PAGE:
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176 Concord Street, P.O. Box 22287, Charleston, SC 29413-2287
Contact: Erin Dhand, Manager, Corporate Communications and Community Affairs
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Charleston Investing in Cruise Future

Port to Purchase New Hydraulic Gangway, Prepares for 2011 Cruise Season

Historic Charleston, South Carolina - recently named to the number three spot on Travel + Leisure's Best Cities in the U.S. and Canada list - is investing heavily in its cruise facilities on the heels of launching its first year-round cruise calendar.

The South Carolina State Ports Authority (SCSPA), which owns and operates Charleston's cruise facility, approved today the purchase of a new, custom passenger loading bridge to safely transition cruise guests from the passenger terminal to the cruise ship's loading doors.

The new, state-of-the-art gangway will feature a hydraulic system to change the elevation and match up with doors on various ships. The SCSPA identified Sweden-based FMT Aircraft Gate Support Systems AB as the preferred vendor and will attempt to finalize a contract to design, construct and deliver a gangway that meets all current laws, regulations, codes and satisfies operating requirements. The gangway along with other improvements should be delivered in February at a cost not to exceed $2.75 million.

This investment comes as the Port of Charleston enters its first year-round cruise calendar and plans to build a new cruise terminal.

In May Carnival began year-round sailing and home-ported the Fantasy in the city. Carnival is operating five-, six- and seven-day voyages to The Bahamas and Key West, Florida and has announced a series of six sailings from Charleston to Bermuda in 2011.

In addition to the Carnival embarks, Charleston also features a number of port calls from others of the world's best-known cruise brands, including Holland America, Regent Seven Seas, Celebrity, Seabourn, Princess and Oceania. Charleston expects 67 embarks or port-of-calls this year and about 94 in 2011.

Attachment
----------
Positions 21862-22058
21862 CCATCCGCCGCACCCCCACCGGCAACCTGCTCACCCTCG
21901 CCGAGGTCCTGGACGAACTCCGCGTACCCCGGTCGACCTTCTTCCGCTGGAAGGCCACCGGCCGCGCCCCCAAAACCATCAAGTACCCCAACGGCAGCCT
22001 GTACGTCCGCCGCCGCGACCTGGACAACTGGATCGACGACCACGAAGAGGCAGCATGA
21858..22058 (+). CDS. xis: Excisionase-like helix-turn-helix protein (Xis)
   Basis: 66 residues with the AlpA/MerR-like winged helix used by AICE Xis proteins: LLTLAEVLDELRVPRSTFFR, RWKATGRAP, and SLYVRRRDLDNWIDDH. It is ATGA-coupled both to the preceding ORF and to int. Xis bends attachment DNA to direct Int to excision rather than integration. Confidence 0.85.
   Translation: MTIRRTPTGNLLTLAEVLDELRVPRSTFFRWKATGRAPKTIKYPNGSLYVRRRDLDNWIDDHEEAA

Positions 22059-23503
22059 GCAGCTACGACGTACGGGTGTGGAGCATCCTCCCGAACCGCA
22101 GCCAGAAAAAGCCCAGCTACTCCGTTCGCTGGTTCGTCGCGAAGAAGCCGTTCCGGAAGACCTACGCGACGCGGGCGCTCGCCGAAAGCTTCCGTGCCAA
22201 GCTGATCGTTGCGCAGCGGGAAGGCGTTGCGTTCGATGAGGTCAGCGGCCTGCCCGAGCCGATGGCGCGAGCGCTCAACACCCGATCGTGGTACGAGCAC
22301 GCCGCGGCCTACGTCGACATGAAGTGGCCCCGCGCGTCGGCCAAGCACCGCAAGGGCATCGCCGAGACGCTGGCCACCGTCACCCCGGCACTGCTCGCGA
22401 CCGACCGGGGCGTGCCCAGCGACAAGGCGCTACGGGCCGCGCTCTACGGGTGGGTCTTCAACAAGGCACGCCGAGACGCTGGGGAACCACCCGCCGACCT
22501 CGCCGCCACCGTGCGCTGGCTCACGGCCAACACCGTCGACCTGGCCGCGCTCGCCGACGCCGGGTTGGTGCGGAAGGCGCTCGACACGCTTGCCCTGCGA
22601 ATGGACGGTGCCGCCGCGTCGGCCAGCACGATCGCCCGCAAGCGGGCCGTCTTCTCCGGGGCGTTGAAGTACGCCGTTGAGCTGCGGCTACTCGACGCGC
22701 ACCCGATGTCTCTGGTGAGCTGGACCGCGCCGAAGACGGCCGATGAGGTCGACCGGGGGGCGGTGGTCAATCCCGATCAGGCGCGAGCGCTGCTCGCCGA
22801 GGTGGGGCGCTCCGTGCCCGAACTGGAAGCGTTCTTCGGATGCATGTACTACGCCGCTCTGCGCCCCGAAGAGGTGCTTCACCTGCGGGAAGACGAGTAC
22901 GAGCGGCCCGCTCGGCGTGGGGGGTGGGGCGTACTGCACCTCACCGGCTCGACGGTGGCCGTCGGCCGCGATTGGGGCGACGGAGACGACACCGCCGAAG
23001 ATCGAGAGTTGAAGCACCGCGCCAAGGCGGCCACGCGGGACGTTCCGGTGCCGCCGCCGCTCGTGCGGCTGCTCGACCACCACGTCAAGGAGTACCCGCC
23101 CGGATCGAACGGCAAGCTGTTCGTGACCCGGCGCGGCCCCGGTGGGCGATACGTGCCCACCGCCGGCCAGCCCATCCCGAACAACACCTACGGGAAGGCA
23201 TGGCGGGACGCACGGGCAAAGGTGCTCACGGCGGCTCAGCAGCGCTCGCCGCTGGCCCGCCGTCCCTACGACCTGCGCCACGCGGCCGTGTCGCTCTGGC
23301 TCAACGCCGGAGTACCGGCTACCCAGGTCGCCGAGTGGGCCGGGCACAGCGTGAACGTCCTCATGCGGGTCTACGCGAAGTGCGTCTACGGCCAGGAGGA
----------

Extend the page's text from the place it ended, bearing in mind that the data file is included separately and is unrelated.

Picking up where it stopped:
Charleston's location ideally serves a regional drive market including the Carolinas, Tennessee, Georgia and Virginia. Beyond the close-in resident, the city's position as one of the premier travel brands in all of North America means that its cruise market extends to a proven market of more than 33.5 million households.

In addition, the travel community got a big shot in the arm when Southwest announced it would begin service to Charleston in 2011, complimenting more than 110 existing daily flights between Charleston and 14 cities.

“Charleston has a unique blend of historical and natural characteristics, as well as geographic location, that make it a natural for both embarkation and port-of-call visits,” said Jim Newsome, president & CEO of the SCSPA.

Charleston is indeed an authentic American destination with European, Caribbean, and African influences. Charleston has been combining Southern charm and sophisticated grace since 1670, when the city was founded as a port town by the British.

At the same time, major efforts to revamp Charleston's cruise infrastructure are underway.

Charleston has initiated a major redevelopment of its cruise terminal and the surrounding area. The port is working to have a new world-class cruise facility operational by the 2012 cruise season, replacing its existing facility.

The SCSPA's plan, developed in conjunction with the community, is to shift its cruise operations north of the existing terminal. Charleston's new cruise terminal would remain in the heart of the historic district in a converted 151,200-square foot building with ample, adjacent surface parking.

This new terminal would remake Charleston's cruise operation, allowing both vessels and passengers to be handled much more efficiently and effectively. The Ports Authority plans to retain an architectural/design firm for the new terminal building and surrounding area shortly.

Cruising from the Port of Charleston is another reason why South Carolina is “Made for Vacation.”